Tuesday, February 19, 2013

Distant Star

I decided it was finally time to go back to Roberto Bolaño after a few years: I started this blog with a series of posts on 2666 for a group read, and toward the end asked if anyone had suggestions for where to go next. Really, I had planned to take a break but didn’t think it would be this long before I got to another. Going back to that post and the recommendations now, and looking at the blurbs for a few options, I wound up choosing Distant Star (trans. Chris Andrews, 2004).

This much shorter novel follows the narrator’s experiences before, during, and after the Chilean coup that brought Pinochet to power, focused on his encounters with and 3rd-hand knowledge of Carlos Wieder. Wieder travels in the same poetic circles as the narrator before the coup, then rises to fame as a fascist poet before suddenly disappearing after a show that makes all too apparent the brutality suffered under Pinochet. Wieder is Ezra Pound crossed with a serial killer, his poetry etching Latin across the sky (as in: skywriting) while on the ground he tracks down and murders all the women (but one) associated with the poetry groups he frequented before the war.

The novel, like Bolaño’s other work I would say, is less about the killer than everyone else, all those whose reaction to the dictatorship is to avoid the problem and move to Europe. The narrator, notably, doesn’t even seek out information about Wieder, having it fed to him by a friend who won’t stop writing letters about Wieder and then brought into a search for Wieder by a detective. And yet, he doesn’t really resist these intrusions: he doesn’t want to know, but he does. He just doesn’t want to have to do anything about it.

I found myself engrossed by the first half of the novel, less interested in the second half. I wonder, though, if that is not partially a reaction to the narrator’s increasing distance from the action even when he is involved. The novel gains a lot of momentum from the curiosity spurred by Wieder’s initial indecipherability where his disappearance does not: it is narratively and emotionally anticlimactic, exactly what you want but bringing none of the relief. So perhaps my disenchantment as the novel wore on was part of the point. In any case, Distant Star is short enough to be well worth the read.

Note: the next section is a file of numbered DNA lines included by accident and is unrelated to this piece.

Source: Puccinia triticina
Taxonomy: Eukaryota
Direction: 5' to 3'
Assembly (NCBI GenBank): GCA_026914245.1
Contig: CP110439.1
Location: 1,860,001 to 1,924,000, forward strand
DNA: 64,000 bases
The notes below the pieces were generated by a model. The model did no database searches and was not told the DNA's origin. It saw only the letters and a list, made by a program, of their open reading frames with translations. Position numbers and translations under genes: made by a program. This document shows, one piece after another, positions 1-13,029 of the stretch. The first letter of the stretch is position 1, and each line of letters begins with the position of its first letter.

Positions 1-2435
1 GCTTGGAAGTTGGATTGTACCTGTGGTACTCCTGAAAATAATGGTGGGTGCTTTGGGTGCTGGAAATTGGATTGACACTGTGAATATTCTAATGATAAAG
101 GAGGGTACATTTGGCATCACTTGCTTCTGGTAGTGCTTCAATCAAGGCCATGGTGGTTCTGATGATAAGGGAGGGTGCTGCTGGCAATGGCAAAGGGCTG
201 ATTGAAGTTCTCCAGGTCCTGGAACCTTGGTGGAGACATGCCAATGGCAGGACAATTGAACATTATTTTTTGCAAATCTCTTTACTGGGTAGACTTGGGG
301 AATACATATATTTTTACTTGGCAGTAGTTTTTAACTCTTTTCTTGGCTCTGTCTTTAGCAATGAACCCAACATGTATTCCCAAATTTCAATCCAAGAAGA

Saturday, February 2, 2013


Zadie Smith’s fourth novel, NW, has a remarkable long section beginning halfway through, a series of various-length chapters that recount the life story of Natalie Blake, one of two women at the center of the story. Chapters, maybe, is the wrong word, the numbering and page layout really more suggestive of a life structured like an argument: Natalie is a barrister after all. But the argument is not so legalistic as it is a distillation of humanistic theory, most of the chapters invoking one of a hodgepodge of theoretical discussions. Sometimes these theorists are invoked directly in the text--a party where a bunch of students dress as “Discourse Founders” including Franz Fanon--but more often the language of theory movements frame the narrative. The socialist feminist critique of “the profound way in which capitalism enters women’s minds and bodies” in one section, and later Judith Butler’s use of drag as a model for how identity works. There is the end of history, and then Pierre Bourdieu’s analysis of taste and class trajectories—although one mainline of realist fiction has been sounding like Bourdieu since before there was a Bourdieu, so maybe that shouldn’t count.

What is fantastic about this section, though, is how compellingly Smith channels the different theories as a way of framing Natalie’s life and psyche. It is a character-driven story where the character really has very little interior life that is not an internalization of external perspectives, and all these theories are in some ways the best things she grabs from the world around her because they give her some critical distance from the less likeable aspects of herself.

More generally the novel is about a friendship between two women that has frayed over the course of their lives to the detriment of both. There is a homoerotic undercurrent to this friendship, perhaps more strongly felt on one side than another, but while the novel indicates some missed chances for a connection there, it doesn’t really suggest they belong together either (Leah and Natalie’s desires for the future don’t have much in common). Rather, that attraction is just one aspect of the broader friendship that sustains them when they are able to recapture it. Yet, at the same time the narrative searches for ways for them to reconnect, it also paints both characters with faults and shows how the friendship can buttress those faults in addition healing the two. This makes for an uncomfortable reading experience, although perhaps necessarily so: pushing readers along with the desire that the two women unite yet saving enough criticism to keep us from relief when they do make contact.